According to unitarian Christian Andrews Norton (1786 - 1853), a long time professor at Harvard University and author of several books including the classic A Statement of Reasons for not Believing the Doctrines of Trinitarians concerning the Nature of God and the Person of Christ, what has happened to Christianity since its revelation by God through Jesus and his Apostles is a “monstrous phenomenon.” He explains,
. . . the fundamental truths of religion taught by Christianity became very early connected with human speculations, to which the same importance was gradually attached . . . These speculations spread out and consolidated into systems of theology, presenting aspects equally hostile to reason and to our faith; so hostile, that, for many centuries, a true Christian in belief and heart, earnest to communicate to others the blessings of his faith, would have experienced, anywhere in Christendom, a fate similar to that which his Master suffered among the Jews. . . this [is a] monstrous phenomenon. The false representations of Christianity that have come down to us from less enlightened times have ceased to retain their power over far the larger portion of those individuals who form, for good or evil, the character of the age in which they live. But the reaction of the human intellect and heart against their imposition has as yet had but little tendency to procure the reception of more correct notions of Christianity. On the contrary, the inveterate and enormous errors that have prevailed have so perverted men’s conceptions, have so obscured and perplexed the whole subject, have so stood in the way of all correct knowledge of facts and all just reasoning—there are so few works in Christian theology not at least colored and tainted by them, and they still present such obstacles at every step to a rational investigation of the truth—that the degree of learning, reflection, judgment, freedom from worldly influences, and independence of thought necessary to ascertain for one’s self the true character of Christianity is to be expected from but few. The greater number, consequently, confound the systems that have been substituted for it with Christianity itself and receive them in its stead, or, in rejecting them, reject our faith. The tendency of the age is to the latter result. (A Discourse on The Latest Form of Infidelity, 1839)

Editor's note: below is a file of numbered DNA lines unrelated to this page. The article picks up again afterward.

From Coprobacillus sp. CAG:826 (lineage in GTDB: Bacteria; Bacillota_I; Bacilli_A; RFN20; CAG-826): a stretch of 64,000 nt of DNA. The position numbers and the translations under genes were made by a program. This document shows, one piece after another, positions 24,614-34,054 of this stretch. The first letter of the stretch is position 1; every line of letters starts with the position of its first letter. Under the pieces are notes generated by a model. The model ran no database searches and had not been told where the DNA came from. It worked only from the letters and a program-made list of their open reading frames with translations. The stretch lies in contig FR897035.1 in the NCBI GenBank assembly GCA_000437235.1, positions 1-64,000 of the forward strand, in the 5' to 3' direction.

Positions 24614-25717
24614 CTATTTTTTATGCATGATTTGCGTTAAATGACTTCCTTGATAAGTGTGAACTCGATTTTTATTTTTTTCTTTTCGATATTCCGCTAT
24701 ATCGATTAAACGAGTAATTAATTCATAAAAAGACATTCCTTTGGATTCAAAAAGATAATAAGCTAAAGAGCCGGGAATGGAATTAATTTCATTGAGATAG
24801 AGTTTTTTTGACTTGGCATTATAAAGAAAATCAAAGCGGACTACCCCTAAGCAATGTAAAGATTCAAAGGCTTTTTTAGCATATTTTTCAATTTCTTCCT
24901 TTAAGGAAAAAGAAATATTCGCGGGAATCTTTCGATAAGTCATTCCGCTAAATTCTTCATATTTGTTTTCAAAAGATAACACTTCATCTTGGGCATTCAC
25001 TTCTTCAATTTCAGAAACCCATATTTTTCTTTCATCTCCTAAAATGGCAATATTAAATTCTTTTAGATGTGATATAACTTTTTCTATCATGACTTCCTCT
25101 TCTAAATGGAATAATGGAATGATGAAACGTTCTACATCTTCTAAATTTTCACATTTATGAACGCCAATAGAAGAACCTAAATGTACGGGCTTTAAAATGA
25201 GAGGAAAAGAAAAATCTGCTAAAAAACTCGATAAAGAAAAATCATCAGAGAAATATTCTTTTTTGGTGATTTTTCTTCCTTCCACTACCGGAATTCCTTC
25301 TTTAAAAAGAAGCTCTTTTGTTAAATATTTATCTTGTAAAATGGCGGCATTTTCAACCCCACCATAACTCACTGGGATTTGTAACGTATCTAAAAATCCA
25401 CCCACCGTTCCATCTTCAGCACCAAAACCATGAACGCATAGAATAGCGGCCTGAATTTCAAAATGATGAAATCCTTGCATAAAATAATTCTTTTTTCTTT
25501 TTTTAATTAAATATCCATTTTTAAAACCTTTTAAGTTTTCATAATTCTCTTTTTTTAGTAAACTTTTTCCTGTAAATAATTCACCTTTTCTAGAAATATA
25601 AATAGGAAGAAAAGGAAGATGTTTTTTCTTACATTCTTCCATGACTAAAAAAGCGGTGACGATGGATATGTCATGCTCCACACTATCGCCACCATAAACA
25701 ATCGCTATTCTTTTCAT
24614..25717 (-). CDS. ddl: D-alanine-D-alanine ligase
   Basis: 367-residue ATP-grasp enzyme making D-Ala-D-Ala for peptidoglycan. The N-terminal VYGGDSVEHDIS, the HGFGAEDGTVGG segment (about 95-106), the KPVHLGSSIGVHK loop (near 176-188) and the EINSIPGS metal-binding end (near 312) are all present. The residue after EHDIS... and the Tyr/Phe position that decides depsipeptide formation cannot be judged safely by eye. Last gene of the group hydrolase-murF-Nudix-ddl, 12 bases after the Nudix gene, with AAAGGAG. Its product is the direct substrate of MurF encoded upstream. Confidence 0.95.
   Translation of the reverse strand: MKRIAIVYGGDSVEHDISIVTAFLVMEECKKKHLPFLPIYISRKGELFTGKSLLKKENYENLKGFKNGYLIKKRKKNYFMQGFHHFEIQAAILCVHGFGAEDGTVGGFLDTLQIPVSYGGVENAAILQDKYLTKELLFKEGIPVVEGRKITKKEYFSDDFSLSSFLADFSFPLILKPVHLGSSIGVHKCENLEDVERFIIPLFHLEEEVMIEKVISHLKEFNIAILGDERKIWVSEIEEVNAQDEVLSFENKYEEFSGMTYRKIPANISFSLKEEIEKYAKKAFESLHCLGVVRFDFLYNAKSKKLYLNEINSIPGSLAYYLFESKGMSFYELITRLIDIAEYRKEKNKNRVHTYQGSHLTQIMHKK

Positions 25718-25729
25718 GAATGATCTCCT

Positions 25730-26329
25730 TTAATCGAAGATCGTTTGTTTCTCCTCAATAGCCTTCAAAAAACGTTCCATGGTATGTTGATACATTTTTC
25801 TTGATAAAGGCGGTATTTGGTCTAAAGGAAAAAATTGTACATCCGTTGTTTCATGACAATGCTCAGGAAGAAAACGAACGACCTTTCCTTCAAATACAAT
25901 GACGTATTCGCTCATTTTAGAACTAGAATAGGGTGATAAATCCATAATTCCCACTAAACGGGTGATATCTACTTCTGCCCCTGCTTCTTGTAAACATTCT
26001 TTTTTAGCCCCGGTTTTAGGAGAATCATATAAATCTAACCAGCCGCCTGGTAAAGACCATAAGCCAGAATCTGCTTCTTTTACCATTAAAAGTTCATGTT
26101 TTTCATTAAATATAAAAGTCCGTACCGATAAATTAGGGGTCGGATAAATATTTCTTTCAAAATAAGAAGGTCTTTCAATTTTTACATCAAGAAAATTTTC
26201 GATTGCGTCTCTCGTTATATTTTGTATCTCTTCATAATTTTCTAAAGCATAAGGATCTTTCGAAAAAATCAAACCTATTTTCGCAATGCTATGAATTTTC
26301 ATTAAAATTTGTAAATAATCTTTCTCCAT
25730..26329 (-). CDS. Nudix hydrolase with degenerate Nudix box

In short, the very sad truth is that “Christendom has done away with Christianity without being quite aware of it,” as the Danish theologian and philosopher Søren Kierkegaard (1813 - 1855) wrote—-quite more truly than he knew.